Archive for the ‘Art’ Category
Banksy (1974 — ) is a graffiti artist from Bristol, UK, whose artwork has appeared throughout London and other locations around the world
Some believe that his stencilled graffiti provides a voice for those living in urban environments that could not otherwise express themselves, and that his work is also something which improves the aesthetic quality of urban surroundings
A common technique in Banksy’s art is to play on the perspective and edges of the item on which he is stencilling.
The first major exhibition of the artist’s work in Paris in a decade! Wih paintings made on an iPad and iPhone!
On display you’ll see a number of new paintings created on the iPhone and iPad, mostly using the Brushes app. Not only will the painting already finished be put on display, but Hockeny will be e-mailing in new ones during the time of the show so that they can be seen too. How very 2.0 and 21st century!
Hockney, who has been an important contributor to the Pop Art movement of the 1960s, has created some of the most memorable works of painting, photography and design of the 20th century
more on this exhibition :
These images, by photographers of the Farm Security Administration/Office of War Information, are some of the only color photographs taken of the effects of the Depression on America’s rural and small town populations. The photographs are the property of the Library of Congress and were included in a 2006 exhibit Bound for Glory: America in Color.
more pictures here
Lucian Freud is a painter of german origin, born in 1922.
He is the grandson of Sigmund Freud, the famous psychnalyst.
Here are some of his paintings.
Freud’s subjects are often the people in his life; friends, family, fellow painters, lovers, children. To quote the artist: “The subject matter is autobiographical, it’s all to do with hope and memory and sensuality and involvement, really.
” I paint people,” Freud has said, “not because of what they are like, not exactly in spite of what they are like, but how they happen to be.”
more paintings here
Shown at the Tate Britain from 23 September 2009 to 31 January 2010. To be shown at the Prado, Madrid from 22 June to 19 September 2010.
The British landscapist J.M.W. Turner (1775-1851) was highly unusual in that he responded to the works of the old Masters and his contemporaries throughout his lengthy career. This often anxious, pernickety, deliberately competitive but always fertile exchange was an integral part of his work as a painter. Turner emerged in the mid-1790s as a particularly gifted and ambitious watercolourist, rivalling his greatest contemporaries (including his friend Thomas Girton (1775-1802)) but also eager to improve his painting technique by studying the Welsh landscapist Richard Wilson (1713-1782) and visiting private collections.
At first he faithfully applied the methods of the budding English watercolour tradition. When he turned to oil painting, he took inspiration from the Dutch landscape painters in the Rembrandt tradition, using a narrow, sombre colour range. The stimulating and already classical example of his great predecessor Richard Wilson led him, towards the turn of the century, to tackle classical landscapes of broader scope and brighter colours. At the same time he studied the art of the great landscape painters working in Italy in the 17th century: Salvatore Rosa (1615-1673) and Nicolas Poussin (1596-1665). Far from producing pastiches of these great models, Turner let powerful, turbulent energy upset the perfection of their harmonious compositions and came close to launching the masterly British tradition of fantastic landscapes with The Deluge (1805, Tate) directly inspired by the painting of the same name by Nicolas Poussin (1664, Louvre).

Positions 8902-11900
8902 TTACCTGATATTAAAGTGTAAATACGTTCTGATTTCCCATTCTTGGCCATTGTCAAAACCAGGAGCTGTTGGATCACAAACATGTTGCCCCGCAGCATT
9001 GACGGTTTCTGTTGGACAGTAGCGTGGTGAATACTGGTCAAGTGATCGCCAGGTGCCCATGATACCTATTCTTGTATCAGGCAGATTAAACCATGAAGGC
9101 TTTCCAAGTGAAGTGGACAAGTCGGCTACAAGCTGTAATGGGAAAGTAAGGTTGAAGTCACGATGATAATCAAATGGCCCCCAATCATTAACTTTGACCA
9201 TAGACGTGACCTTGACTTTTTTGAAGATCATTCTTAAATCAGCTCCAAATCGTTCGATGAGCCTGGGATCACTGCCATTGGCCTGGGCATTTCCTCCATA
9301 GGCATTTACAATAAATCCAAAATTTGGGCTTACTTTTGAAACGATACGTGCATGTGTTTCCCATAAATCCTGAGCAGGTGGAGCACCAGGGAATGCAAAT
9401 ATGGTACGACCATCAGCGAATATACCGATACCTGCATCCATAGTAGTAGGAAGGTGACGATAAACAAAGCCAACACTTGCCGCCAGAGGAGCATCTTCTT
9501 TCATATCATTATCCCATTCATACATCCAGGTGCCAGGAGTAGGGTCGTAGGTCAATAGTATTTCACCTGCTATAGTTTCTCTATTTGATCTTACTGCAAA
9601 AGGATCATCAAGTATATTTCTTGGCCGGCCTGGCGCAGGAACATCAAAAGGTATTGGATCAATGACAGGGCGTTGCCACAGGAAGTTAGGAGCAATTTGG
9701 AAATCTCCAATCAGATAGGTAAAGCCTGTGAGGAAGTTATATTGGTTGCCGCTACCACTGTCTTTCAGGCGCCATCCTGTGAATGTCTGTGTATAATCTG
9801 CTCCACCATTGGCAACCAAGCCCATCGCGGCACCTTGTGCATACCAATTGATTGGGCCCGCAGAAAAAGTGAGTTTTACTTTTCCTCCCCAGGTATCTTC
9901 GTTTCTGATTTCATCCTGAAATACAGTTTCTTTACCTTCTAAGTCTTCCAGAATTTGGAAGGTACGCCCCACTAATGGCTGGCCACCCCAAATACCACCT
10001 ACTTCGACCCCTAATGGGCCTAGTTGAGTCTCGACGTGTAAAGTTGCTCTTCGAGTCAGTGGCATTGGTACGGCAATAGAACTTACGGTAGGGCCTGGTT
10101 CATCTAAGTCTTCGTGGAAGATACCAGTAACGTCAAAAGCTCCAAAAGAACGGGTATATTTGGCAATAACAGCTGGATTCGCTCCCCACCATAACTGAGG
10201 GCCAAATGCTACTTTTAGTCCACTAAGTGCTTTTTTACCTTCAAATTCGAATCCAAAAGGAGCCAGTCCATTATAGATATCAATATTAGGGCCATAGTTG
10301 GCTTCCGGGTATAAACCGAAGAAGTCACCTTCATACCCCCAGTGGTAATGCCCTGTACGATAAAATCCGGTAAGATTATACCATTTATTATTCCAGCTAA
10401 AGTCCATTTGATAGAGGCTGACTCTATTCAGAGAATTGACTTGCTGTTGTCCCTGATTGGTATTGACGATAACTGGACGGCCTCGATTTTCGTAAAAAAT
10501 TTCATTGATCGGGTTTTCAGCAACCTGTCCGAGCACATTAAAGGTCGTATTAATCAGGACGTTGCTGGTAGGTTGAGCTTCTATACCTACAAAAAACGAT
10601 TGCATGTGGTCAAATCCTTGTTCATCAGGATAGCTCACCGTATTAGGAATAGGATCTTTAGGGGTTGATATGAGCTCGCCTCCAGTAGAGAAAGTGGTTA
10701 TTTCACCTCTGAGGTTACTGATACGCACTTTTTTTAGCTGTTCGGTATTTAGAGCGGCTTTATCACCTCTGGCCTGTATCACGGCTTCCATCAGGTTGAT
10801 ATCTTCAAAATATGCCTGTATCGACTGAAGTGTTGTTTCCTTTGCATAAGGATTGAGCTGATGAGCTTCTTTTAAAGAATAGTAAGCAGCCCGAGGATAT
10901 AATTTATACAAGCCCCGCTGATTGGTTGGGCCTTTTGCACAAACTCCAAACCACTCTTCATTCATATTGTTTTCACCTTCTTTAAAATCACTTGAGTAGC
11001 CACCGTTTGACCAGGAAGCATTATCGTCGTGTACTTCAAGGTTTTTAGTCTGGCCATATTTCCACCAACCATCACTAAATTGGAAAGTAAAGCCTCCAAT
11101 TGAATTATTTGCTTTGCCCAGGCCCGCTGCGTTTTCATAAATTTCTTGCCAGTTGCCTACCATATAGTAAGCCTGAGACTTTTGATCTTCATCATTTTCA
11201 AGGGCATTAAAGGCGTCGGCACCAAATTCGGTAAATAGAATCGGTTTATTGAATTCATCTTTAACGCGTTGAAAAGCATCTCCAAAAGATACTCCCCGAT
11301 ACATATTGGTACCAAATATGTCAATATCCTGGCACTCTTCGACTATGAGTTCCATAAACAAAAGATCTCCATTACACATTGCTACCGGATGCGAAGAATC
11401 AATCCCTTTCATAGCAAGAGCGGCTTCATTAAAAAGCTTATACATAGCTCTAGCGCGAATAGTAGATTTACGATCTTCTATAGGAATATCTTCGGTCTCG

The two canvases will be shown side-by-side in the exhibition. Turner’s few sallies into history painting (The Holy Family, 1803, Queen’s collection, or Venus and Adonis: Adonis departing for the chase circa 1805, private collection) used richer, deeper colours influenced by Titian (circa 1490-1576) (Virgin with a Rabbit circa 1530, Louvre) and Claude Lorrain. His small figure paintings rival with lesser known masters from the period such as Watteau (1684-1721) (What you will!, 1822, Williamstown, Clark Institute) or his most famous rivals such David Wilkie (1785-1841). The fruitful dialogue with the landscape artists of the following generation, Bonington (1802-1828) (French Coast with Fishermen 1826, Tate) and Constable (1776-1837) (The opening of Waterloo Bridge, 1829, Tate) amplified the freedom of Turner’s brushwork and tone (Calais Sands, Low Water, Poissards Collecting Bait, 1830, Bury Art Gallery or Beached Boat circa 1828, Tate).
After 1820, his discovery of Venice (Venice from the Porch of the Madonna della Salute, 1835, New York, Metropolitan Museum) and a more intensive study of Claude Lorrain led to more sophisticated colour and a mastery of multiplane, vaporous compositions (Palestrina Composition, 1828, Tate). As Turner himself wished, the exhibition will compare one of his most complex masterpieces, The Decline of the Carthaginian Empire (1817, Tate) with two of Claude Lorrain’s magnificent visions which inspired it: Sunset at sea (Louvre, 1639) and Le Débarquement de Cléopâtre à Tarse (Louvre)
By deliberately engaging with other painters, Turner developed his dazzling freedom to paint which reached its apogee in the last decade of his career (Snow Storm, Steam-Boat Off a Harbour’s Mouth, 1842, London, Tate).
“Turner and the Masters” is an illustrated demonstration of the way Turner constructed his remarkable vision throughout his long career. It brings together a hundred paintings and graphic works (studies, engravings) from major British and American collections, the Louvre, the Prado and the Tate Britain.
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Il fait notamment référence à Edward Curtis dont voici quelques photos. Allez également lire l’article.